This study is part of the DESTRESS project which follows the ambition to reliably increase system efficiency of enhanced geothermal systems (EGS). EGS uses artificial improvements of the hydraulic performance of a reservoir to allow a widespread usage of the huge untapped geothermal potential. The concept of chemical stimulation treatment of geothermal reservoirs has been developed by DESTRESS to optimize the EGS approach in a sustainable way and adapt it to the specific geological environments of Europe.
This study focuses on fluid-rock reactions and their consequences on rock properties of multi-mineral sandstones under geothermal reservoir conditions. An image-based approach is first developed to estimate the accessible surface area of each mineral using a Monte-Carlo algorithm where BET measurements are set as benchmark values of surface area. Then reactive flow-through experiments on sandstones are performed to investigate the reactivity of the reacting phase (dolomite) in a CO2-charged brine. The participation efficiency of the accessible surfaces is quantified to delineate the effective surface area (ESA) evolution during the experiments. The evolution of the efficiency and ESA are later confirmed independently using a 2D numerical dissolution model. Finally, this project investigates the effect of mineral dissolution on the effective stress law for the rock permeability. This project provides in-sights on the hydro-chemical-mechanical coupling processes in a multi-mineral system, with the applications on geological carbon sequestration and chemical stimulation of geothermal reservoir when CO2 is considered as the working fluid.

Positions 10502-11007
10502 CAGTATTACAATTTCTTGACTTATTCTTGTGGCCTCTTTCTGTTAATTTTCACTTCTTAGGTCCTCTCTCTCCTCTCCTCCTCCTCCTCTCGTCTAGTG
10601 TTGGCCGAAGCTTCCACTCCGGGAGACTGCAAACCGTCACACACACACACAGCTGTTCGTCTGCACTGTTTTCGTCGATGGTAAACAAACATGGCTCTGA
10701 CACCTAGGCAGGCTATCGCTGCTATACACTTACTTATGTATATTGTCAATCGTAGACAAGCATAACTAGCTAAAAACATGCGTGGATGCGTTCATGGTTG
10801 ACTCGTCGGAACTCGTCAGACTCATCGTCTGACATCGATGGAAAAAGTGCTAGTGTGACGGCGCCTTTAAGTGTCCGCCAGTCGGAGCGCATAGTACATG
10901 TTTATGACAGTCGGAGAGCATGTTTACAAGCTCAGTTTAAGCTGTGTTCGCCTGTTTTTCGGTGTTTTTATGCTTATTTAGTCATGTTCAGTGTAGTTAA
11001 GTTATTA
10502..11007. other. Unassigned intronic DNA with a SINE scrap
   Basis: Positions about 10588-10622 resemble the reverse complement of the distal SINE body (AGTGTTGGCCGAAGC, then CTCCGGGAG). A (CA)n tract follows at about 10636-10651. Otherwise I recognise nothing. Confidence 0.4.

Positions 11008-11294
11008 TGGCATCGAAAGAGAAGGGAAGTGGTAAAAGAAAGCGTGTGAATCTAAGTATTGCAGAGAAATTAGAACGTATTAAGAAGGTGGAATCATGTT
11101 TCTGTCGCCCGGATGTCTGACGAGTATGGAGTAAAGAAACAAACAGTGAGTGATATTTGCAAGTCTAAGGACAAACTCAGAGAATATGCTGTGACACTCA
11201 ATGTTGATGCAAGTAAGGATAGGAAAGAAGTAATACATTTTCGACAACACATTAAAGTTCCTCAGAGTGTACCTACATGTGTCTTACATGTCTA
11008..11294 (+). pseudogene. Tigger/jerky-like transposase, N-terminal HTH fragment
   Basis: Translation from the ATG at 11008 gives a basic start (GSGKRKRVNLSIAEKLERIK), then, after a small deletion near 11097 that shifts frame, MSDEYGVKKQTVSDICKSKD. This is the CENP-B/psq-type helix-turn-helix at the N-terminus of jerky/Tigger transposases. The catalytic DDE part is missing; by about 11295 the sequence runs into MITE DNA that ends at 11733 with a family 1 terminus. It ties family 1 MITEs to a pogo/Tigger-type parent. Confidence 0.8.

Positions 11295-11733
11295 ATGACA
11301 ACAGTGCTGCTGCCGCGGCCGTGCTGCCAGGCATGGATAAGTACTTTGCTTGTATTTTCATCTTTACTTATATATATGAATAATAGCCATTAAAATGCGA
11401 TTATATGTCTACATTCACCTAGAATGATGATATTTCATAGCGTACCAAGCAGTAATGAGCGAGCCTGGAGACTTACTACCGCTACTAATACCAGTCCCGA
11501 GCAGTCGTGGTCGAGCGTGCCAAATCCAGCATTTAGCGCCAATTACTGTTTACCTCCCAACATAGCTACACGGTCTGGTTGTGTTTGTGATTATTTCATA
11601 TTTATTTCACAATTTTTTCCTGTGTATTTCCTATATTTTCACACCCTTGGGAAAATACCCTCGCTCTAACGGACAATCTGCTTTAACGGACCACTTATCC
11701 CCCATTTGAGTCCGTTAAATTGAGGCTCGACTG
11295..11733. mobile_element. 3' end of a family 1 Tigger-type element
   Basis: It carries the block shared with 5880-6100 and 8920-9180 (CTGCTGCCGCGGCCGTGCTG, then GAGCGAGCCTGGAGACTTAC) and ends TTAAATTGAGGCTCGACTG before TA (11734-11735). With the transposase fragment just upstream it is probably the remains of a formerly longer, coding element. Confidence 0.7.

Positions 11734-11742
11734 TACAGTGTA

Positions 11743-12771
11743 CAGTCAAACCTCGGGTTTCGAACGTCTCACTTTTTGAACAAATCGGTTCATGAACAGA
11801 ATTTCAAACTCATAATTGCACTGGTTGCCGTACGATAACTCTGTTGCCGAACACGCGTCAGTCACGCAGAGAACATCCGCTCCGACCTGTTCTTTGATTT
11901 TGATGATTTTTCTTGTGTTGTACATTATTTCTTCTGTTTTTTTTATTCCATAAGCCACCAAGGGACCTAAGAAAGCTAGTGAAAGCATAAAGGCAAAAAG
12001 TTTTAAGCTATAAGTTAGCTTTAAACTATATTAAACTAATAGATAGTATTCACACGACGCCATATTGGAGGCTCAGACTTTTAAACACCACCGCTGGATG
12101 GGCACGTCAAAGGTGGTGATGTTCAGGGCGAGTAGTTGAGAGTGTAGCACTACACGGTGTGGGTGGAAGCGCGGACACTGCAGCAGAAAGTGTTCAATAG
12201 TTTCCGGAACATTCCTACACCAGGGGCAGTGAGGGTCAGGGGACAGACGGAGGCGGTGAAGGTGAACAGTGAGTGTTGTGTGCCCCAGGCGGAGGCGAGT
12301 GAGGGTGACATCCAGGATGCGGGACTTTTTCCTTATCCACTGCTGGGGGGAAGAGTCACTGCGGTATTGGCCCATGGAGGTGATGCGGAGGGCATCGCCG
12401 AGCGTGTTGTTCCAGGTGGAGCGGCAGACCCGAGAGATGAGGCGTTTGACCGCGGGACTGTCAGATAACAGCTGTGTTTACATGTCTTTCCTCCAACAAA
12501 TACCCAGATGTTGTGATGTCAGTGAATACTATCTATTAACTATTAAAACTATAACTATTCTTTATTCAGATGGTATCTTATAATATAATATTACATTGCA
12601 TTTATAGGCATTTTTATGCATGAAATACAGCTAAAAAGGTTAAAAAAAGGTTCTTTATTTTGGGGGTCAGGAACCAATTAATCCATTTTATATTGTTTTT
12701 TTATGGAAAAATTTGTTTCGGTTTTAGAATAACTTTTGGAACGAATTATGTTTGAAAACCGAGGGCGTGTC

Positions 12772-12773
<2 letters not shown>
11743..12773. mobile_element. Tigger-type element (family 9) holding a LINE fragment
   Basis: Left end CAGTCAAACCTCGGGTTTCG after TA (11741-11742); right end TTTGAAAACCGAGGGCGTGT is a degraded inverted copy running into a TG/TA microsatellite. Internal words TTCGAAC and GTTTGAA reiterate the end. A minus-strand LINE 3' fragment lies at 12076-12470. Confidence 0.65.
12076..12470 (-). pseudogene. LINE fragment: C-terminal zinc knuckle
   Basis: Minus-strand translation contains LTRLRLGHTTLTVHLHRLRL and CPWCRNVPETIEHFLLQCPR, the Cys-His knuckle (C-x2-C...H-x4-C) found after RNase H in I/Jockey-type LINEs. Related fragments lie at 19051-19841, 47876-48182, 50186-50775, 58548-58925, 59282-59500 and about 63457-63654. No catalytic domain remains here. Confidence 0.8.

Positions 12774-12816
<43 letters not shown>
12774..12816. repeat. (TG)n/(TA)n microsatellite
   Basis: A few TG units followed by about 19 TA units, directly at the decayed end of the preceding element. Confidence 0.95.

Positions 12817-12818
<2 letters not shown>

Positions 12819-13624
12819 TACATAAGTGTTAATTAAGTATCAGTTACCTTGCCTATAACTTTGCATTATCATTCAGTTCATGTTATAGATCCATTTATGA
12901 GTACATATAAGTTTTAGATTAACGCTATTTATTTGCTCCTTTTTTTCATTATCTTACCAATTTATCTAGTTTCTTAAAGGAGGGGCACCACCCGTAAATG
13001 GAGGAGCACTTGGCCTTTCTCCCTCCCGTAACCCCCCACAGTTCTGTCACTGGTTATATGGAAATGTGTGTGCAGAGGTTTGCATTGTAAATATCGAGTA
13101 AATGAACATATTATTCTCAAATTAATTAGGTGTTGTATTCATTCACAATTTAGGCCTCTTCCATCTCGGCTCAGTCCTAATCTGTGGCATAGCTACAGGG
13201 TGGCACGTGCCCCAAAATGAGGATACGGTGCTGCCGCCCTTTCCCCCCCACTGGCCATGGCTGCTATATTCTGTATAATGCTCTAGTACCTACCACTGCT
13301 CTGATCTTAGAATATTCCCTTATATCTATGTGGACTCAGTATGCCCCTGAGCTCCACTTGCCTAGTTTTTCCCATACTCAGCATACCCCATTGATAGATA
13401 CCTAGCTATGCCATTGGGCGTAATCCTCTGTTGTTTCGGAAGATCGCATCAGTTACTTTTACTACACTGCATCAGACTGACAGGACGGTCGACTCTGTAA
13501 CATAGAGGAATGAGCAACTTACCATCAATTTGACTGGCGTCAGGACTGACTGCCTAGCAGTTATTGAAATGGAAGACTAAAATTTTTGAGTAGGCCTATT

A.J. Luhmann and X.-Z. Kong and B.M. Tutolo and N. Garapati and B.C. Bagley and M.O. Saar and W.E. Seyfried Jr. Experimental dissolution of dolomite by CO2-charged brine at 100oC and 150 bar: Evolution of porosity, permeability, and reactive surface area, Chemical Geology, 380 pp.145-160 (2014)